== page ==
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Details about  Signed Jean Baptiste Carpeaux Saint George and Dragon Bronze Sculpture Statue

Signed Jean Baptiste Carpeaux Saint George and Dragon Bronze Sculpture Statue See original listing
Signed-Jean-Baptiste-Carpeaux-Saint-George-and-Dragon-Bronze-Sculpture-Statue
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Ended:
24 May, 2012 07:18:20 BST
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US $299.00
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Item location:
Mineola, NY, United States

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Description

eBay item number:
261020080783
Seller assumes all responsibility for this listing.

Item specifics

Listed By:

Dealer or Reseller

Type:

Figurines & Statues

Medium:

Bronze

Primary Material:

Bronze

Largest Dimension:

Less than 12"

Age:

Post-1940

Region of Origin:

Europe

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Signed Jean Baptiste Carpeaux Saint George and Dragon Bronze Sculpture Statue

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Description

Condition: This sculpture is in perfect condition.
Bronze Dimensions with Marble Base:Height 9" x Width 5"
Marble Dimensions: 5" X 3 1/2"

Height without base: 8"
Weight : 6 LBS
Inventory; 71-Y0654017

This astonishing piece of saint George and the dragon is a work of art and a one of a kind. Beautifully made with amazing details this sculpture is a historic piece. This heavy sculpture is made from solid bronze and was casted using the "Lost Wax Method".  It has a brown patina and is mounted atop of a round black marble base, Signed by Carpeaux.

According to the Golden Legend the narrative episode of Saint George and the Dragon took place in a place he called "Silene," in Libya; the Golden Legend is the first to place this legend in Libya as a sufficiently exotic locale, where a dragon might be imagined. In the tenth-century Georgian narrative, the place is the fictional city of Lasia, and it is the godless Emperor who is Selinus.[7]
The town had a pond, as large as a lake, where a plague-bearing dragon dwelled that envenomed all the countryside. To appease the dragon, the people of Silene used to feed it two sheep every day, and when the sheep failed, they fed it their children, chosen by lottery. It happened that the lot fell on the king's daughter, who is in some versions of the story called Sabra.[8] The king, distraught with grief, told the people they could have all his gold and silver and half of his kingdom if his daughter were spared; the people refused. The daughter was sent out to the lake, decked out as a bride, to be fed to the dragon. Saint George by chance rode past the lake. The princess, trembling, sought to send him away, but George vowed to remain. The dragon reared out of the lake while they were conversing. Saint George fortified himself with the Sign of the Cross,[9] charged it on horseback with his lance and gave it a grievous wound. Then he called to the princess to throw him her girdle, and he put it around the dragon's neck. When she did so, the dragon followed the girl like a meek beast on a leash. She and Saint George led the dragon back to the city of Silene, where it terrified the people at its approach. But Saint George called out to them, saying that if they consented to become Christians and be baptised, he would slay the dragon before them. The king and the people of Silene converted to Christianity, George slew the dragon, and the body was carted out of the city on four ox-carts. "Fifteen thousand men baptized, without women and children." On the site where the dragon died, the king built a church to the Blessed Virgin Mary and Saint George, and from its altar a spring arose whose waters cured all disease. Traditionally, the sword[11] with which St. George slew the dragon was called Ascalon, a name recalling the city of Ashkelon, Israel. From this tradition, the name Ascalon was used by Winston Churchill for his personal aircraft during World War II (records at Bletchley Park), since St. George is the Patron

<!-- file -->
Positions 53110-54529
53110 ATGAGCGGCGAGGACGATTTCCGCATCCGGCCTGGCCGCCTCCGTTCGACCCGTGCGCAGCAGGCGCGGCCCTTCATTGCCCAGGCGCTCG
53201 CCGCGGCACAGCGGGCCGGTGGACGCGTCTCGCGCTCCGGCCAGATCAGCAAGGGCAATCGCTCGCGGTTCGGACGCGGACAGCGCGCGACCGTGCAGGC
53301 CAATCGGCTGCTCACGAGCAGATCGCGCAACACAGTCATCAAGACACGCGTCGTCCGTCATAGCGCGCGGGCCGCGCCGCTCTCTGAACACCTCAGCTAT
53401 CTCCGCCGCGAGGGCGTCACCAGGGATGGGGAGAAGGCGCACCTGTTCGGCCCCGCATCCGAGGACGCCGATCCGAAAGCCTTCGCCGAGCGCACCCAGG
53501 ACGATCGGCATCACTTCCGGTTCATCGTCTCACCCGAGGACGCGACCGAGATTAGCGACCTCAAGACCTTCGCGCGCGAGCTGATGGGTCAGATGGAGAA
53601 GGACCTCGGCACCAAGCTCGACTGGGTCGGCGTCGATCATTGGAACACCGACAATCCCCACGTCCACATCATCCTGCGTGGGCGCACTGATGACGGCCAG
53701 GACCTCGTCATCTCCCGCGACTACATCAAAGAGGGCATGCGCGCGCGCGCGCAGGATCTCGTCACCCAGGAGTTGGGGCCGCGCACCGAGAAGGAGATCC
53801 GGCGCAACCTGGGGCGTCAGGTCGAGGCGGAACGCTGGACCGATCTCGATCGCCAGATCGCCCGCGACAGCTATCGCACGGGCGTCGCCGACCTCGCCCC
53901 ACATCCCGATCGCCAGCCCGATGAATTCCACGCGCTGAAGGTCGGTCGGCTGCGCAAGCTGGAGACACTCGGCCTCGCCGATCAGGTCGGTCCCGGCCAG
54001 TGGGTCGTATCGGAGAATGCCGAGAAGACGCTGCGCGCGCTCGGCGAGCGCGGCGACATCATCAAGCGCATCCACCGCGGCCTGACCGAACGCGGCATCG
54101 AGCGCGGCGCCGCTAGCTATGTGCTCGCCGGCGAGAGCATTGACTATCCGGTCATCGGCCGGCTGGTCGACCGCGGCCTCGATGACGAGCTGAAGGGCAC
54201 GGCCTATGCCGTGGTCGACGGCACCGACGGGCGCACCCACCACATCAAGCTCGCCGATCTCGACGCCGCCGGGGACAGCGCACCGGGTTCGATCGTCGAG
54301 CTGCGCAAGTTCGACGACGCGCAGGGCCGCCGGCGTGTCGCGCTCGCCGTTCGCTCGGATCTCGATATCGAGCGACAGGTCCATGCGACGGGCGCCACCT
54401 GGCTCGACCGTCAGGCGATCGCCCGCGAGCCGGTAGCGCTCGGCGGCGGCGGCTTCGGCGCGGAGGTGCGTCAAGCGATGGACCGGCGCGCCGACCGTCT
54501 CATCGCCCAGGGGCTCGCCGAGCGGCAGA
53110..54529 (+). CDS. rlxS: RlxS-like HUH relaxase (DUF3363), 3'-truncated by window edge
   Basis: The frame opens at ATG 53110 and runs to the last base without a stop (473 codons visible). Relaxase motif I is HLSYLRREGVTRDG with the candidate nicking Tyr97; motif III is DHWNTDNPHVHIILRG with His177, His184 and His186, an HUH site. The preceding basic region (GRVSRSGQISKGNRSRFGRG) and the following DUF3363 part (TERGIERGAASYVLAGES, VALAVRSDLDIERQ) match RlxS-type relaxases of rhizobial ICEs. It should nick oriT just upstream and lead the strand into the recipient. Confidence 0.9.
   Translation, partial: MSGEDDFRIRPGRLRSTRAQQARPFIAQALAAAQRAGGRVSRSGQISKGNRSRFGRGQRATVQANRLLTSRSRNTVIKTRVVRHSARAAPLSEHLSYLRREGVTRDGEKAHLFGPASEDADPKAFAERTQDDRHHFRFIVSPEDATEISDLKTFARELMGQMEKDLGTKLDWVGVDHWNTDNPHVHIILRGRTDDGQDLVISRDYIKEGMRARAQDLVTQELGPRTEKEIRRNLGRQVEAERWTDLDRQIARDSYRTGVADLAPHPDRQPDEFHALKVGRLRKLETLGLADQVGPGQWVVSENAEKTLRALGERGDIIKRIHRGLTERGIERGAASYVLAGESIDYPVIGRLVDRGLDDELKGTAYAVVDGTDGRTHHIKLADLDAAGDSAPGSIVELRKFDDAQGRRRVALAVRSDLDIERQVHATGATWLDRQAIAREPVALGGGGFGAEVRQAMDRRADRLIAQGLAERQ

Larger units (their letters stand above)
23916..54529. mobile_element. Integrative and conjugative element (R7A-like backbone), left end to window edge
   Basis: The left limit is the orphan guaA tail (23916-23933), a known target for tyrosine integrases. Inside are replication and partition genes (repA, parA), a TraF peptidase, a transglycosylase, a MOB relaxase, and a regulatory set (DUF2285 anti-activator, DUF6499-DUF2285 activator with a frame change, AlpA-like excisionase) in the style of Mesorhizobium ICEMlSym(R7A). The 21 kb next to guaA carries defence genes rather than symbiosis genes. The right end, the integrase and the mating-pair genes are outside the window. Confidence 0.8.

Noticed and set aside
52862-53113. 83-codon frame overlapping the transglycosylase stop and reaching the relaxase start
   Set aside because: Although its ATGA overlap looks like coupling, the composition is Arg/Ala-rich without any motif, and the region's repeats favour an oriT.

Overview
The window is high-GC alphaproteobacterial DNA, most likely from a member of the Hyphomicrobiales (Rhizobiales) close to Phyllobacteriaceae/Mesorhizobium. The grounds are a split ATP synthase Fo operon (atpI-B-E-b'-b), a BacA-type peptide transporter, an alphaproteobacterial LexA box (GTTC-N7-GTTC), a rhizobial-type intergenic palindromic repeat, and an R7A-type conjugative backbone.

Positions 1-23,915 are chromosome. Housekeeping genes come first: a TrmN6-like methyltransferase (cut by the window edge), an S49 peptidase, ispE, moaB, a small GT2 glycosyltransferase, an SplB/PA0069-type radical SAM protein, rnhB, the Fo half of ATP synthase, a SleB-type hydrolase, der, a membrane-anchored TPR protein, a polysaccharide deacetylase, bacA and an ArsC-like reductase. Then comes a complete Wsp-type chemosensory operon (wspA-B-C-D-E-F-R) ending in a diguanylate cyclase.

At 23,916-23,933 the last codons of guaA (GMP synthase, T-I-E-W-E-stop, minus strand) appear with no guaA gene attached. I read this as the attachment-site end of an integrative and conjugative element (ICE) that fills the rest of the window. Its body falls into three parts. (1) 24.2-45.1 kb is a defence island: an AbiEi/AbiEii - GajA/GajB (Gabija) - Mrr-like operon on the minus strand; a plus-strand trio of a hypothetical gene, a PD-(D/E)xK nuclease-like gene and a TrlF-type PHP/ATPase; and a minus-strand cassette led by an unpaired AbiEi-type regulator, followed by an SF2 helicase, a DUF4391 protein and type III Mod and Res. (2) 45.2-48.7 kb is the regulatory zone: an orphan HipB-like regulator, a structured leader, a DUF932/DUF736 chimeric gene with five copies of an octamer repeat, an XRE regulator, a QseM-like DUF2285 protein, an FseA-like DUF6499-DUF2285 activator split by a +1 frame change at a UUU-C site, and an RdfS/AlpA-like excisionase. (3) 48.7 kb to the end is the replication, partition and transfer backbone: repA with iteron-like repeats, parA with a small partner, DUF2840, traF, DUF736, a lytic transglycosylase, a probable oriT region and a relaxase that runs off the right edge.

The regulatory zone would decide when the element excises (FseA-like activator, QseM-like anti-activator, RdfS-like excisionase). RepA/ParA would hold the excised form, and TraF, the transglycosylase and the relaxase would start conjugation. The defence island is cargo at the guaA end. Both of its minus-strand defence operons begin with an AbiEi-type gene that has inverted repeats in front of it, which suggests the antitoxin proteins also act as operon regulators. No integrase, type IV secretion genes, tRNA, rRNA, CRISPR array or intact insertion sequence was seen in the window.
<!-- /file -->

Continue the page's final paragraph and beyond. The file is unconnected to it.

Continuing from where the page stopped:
Jean-Baptiste Carpeaux (May 11, 1827 – October 12, 1875) was a French sculptor and painter.
Born in Valenciennes, Nord, son of a mason, his early studies were under François Rude. Carpeaux entered the Ecole des Beaux-Arts in 1844 and won the Prix de Rome in 1854, and moving to Rome to find inspiration, he there studied the works of Michelangelo, Donatello and Verrocchio. Staying in Rome from 1854 to 1861, he obtained a taste for movement and spontaneity, which he joined with the great principles of baroque art. Carpeaux sought real life subjects in the streets and broke with the classical tradition.
While a student in Rome, Carpeaux submitted a plaster version of Pêcheur napolitain à la coquille, the Neapolitan Fisherboy, to the French Academy. He carved the marble version several years later, showing it in the Salon exhibition of 1863. It was purchased for Napoleon III's empress, Eugènie. The statue of the young smiling boy was very popular, and Carpeaux created a number of reproductions and variations in marble and bronze. There is a copy, for instance, in the Samuel H. Kress Collection in the National Gallery of Art in Washington D.C.. Some years later, he carved the Girl with a Shell, a very similar study.